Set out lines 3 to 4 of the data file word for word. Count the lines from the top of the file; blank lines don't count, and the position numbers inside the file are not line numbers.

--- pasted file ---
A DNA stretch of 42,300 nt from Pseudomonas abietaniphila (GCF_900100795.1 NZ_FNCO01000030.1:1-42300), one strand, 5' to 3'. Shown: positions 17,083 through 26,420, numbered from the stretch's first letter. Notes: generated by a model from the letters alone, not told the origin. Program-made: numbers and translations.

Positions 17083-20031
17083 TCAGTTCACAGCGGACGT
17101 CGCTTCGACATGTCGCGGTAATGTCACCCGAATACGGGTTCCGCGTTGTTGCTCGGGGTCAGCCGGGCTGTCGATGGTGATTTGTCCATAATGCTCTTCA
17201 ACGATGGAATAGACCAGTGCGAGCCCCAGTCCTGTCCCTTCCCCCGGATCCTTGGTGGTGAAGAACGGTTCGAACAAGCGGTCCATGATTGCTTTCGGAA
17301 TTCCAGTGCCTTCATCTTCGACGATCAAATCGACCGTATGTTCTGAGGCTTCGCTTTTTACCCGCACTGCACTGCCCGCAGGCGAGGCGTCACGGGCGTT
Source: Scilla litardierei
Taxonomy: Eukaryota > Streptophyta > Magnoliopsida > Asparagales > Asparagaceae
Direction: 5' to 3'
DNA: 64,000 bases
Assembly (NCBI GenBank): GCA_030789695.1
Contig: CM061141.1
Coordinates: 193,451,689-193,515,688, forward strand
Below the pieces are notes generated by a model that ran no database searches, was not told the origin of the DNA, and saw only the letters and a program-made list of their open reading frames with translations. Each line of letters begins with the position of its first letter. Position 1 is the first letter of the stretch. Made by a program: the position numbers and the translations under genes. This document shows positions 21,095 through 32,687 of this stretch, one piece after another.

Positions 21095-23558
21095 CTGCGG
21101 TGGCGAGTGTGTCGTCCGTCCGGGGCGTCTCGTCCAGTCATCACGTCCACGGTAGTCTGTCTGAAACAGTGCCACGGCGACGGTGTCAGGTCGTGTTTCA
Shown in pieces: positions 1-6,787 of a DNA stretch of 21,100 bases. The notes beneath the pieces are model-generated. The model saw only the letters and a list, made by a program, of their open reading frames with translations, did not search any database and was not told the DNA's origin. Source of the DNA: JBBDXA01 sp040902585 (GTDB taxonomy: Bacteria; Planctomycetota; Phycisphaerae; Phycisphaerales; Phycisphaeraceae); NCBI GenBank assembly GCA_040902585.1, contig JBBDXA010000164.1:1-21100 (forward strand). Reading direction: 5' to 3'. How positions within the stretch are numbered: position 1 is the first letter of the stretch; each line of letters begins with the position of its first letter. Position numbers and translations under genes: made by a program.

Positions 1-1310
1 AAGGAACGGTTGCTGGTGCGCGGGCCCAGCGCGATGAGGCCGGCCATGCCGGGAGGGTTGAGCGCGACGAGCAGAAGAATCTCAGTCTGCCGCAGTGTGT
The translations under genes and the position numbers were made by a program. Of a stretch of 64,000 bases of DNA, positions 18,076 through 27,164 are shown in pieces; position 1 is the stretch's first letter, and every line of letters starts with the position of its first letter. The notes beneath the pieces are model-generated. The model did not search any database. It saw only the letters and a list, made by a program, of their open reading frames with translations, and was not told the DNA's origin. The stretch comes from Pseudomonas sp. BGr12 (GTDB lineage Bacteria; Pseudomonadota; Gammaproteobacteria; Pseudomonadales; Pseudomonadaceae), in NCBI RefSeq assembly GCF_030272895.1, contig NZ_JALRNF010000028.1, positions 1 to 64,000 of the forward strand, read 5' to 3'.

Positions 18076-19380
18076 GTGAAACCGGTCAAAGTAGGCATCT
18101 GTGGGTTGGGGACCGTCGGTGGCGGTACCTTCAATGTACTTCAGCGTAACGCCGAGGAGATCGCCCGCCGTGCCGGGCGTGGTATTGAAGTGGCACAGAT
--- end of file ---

17083 TCAGTTCACAGCGGACGT
17101 CGCTTCGACATGTCGCGGTAATGTCACCCGAATACGGGTTCCGCGTTGTTGCTCGGGGTCAGCCGGGCTGTCGATGGTGATTTGTCCATAATGCTCTTCA